As the Governing Board’s Executive Director, Bill Bushaw is responsible for executing the policies and projects initiated by the Board, and also serves as its chief of staff. Before joining the Governing Board, Bushaw served as chief executive officer of Phi Delta Kappa International (PDK)—serving as one of the co-authors of the annual PDK/Gallup Poll of the Public's Attitudes Toward the Public Schools. Prior to PDK, Bushaw held
other education positions including: learning systems director at the University of Michigan's Merit Network, deputy superintendent and chief academic officer at the Michigan Department of Education, and director of the Michigan North Central Association. He began his education career as a middle school science teacher and high school principal. His bachelor's and doctorate degrees are from the University Michigan. Bushaw also served in the United States Navy, active and reserve, retiring at the rank of Captain.
Location: Institute for Educational Leadership, 4301 Connecticut Ave, NW, Suite 100, Washington, DC 20008. Closest Metro station is Van Ness-UDC (red line). Parking is available in the building's garage for a fee.
Research has determined that low-income students lose ground to more affluent peers over the summer. Other research has shown that some summer learning programs can benefit students, but we know very little about whether voluntary, district-led summer programs can improve outcomes among low-income students. The Wallace Foundation launched the National Summer Learning Project (NSLP) in 2011 to fill this gap in the research base and to expand summer program opportunities for students in urban districts. As a part of this project, The Foundation sponsored RAND to conduct a study of district-led, voluntary summer programs in five school districts—Boston, Dallas, Duval County (Florida), Pittsburgh, and Rochester (New York)—to assess their effects on more than 3,000 students.
We examined these effects using several methods, including a randomized controlled trial (RCT) on a cohort of students who were third graders in spring 2013. This report presents findings on the effects of two consecutive summers of programming in 2013 and 2014 on language arts (LA) and mathematics learning and on less-studied outcomes—student behavior and social-emotional competence—in both the near term (the fall after the summer program) and the longer term (through spring 2015).
Dr. Jennifer McCombs
Dr. Jennifer McCombs is a Senior Policy Researcher and Director of the Behavioral and Policy Sciences Department at RAND. She also serves as a professor at the Pardee RAND Graduate School. Her research focuses on evaluating the extent to which public policies and programs improve outcomes for at-risk students. Her studies combine implementation and outcome data to provide practitioners and policymakers guidance on how to improve programs and promote student outcomes. She currently leads a five-district, longitudinal study of voluntary summer learning programs for low-income elementary youth that includes extensive primary data collection including classroom observations, interviews, surveys, and student testing. She is also conducting a developmental evaluation of cities’ efforts to fully institute a measurement framework to strengthen their after school systems. Over the course of her career, she has studied how to improve teacher effectiveness (through professional development, coaching, education); the development of systems for out-of-school-time programs; the implementation and impact of test-based promotion policies; and the effects of federal accountability policies on schools, classrooms, and students. McCombs earned her Ph.D. in public policy from The George Washington University.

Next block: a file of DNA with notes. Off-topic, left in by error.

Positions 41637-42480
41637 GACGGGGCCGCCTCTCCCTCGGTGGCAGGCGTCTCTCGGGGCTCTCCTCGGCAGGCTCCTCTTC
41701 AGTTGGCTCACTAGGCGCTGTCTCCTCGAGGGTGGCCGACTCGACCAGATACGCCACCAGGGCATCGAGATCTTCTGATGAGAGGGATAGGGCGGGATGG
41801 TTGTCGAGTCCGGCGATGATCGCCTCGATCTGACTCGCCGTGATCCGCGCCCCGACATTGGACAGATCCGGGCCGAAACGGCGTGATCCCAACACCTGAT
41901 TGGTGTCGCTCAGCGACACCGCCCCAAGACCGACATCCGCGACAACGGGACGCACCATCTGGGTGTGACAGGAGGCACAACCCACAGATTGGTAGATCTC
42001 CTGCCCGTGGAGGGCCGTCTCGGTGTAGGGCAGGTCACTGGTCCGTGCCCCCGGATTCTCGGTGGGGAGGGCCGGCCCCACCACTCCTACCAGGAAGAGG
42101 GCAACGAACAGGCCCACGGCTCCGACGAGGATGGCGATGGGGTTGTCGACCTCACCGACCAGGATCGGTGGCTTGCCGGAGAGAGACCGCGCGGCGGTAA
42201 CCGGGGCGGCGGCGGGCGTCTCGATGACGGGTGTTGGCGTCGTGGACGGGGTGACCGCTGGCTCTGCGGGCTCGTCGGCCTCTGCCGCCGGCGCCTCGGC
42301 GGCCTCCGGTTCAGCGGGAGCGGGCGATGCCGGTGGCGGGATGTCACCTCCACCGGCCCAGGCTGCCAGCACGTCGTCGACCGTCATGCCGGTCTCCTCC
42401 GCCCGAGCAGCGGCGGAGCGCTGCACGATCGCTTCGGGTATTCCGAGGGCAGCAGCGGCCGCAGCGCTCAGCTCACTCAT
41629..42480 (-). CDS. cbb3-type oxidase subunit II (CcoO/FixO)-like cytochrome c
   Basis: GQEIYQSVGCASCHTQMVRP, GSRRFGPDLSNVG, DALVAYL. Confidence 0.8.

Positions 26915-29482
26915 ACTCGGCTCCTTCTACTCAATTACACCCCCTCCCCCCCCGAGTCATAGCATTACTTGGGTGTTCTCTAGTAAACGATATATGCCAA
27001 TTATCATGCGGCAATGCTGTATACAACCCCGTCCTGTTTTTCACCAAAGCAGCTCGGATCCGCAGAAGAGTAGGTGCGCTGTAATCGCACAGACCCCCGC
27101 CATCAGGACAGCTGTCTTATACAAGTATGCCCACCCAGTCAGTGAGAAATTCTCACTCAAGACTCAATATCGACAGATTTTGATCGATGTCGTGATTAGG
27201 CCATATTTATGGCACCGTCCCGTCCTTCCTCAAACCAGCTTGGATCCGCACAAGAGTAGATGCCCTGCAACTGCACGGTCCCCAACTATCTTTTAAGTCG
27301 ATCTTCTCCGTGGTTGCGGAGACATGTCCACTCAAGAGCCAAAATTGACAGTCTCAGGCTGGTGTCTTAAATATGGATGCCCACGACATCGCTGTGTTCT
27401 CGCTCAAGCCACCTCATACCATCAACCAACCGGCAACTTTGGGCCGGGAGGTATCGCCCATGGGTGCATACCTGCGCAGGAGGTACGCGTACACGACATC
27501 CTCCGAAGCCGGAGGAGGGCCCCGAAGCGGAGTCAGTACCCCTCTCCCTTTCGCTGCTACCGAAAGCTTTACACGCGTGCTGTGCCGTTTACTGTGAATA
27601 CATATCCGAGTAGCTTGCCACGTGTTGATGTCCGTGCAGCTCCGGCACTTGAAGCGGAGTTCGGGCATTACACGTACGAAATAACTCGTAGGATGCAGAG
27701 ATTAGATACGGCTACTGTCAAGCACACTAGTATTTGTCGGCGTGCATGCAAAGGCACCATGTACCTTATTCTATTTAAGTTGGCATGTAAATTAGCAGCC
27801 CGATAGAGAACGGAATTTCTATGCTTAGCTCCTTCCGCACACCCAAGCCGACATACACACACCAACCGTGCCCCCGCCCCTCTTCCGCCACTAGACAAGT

Location: Institute for Educational Leadership, 4301 Connecticut Ave, NW, Suite 100, Washington, DC 20008. Closest Metro station is Van Ness-UDC (red line). Parking is available in the building's garage for a fee.
August 2, 2016
In the winter of 2015, the Center on Education Policy (CEP) surveyed a nationally representative sample of public school teachers to learn their views on the teaching profession, state standards and assessments, testing, and teacher evaluations. The report, Listen to Us: Teacher Views and Voices, summarizes these survey findings, including responses indicating that public school teachers are concerned and frustrated with shifting policies, over emphasis on student testing, and their lack of voice in decision-making. Maria Ferguson, Executive Director of CEP, will explore the report’s findings and implications for the teaching profession and education policy.
Maria Ferguson, Executive Director, Center on Education Policy
Maria Ferguson (speaker) is the executive director of the Center on Education Policy (CEP) at the George Washington University (GWU) in Washington, DC, an independent nonprofit organization that studies and reports on the education policy and practice. CEP is a trusted, nonpartisan source for education research and analysis for policymakers, educators and the public. Ferguson oversees all of the Center’s operations, outreach and research, and acts as chief fundraiser and spokesperson.
Prior to her role at CEP, Ferguson served as the Vice President for Policy at the Alliance for Excellent Education, Director of the National School Boards Foundation, Director of Field Operations for New American Schools, and director of Communication and Outreach Services for the U.S. Department of Education's Office of Elementary and Secondary Education during the Clinton Administration. She also co-chaired the Department's annual Improving America's Schools Conferences. Ferguson began her career as a journalist, working for Cox Newspapers, the Associated Press, and U.S. News & World Report.
Analysis of the report, Listen to Us, can be found on the Peggy Brookins’ Huffington Post blog post and Maria Ferguson’s blog post for the Hunt Institute.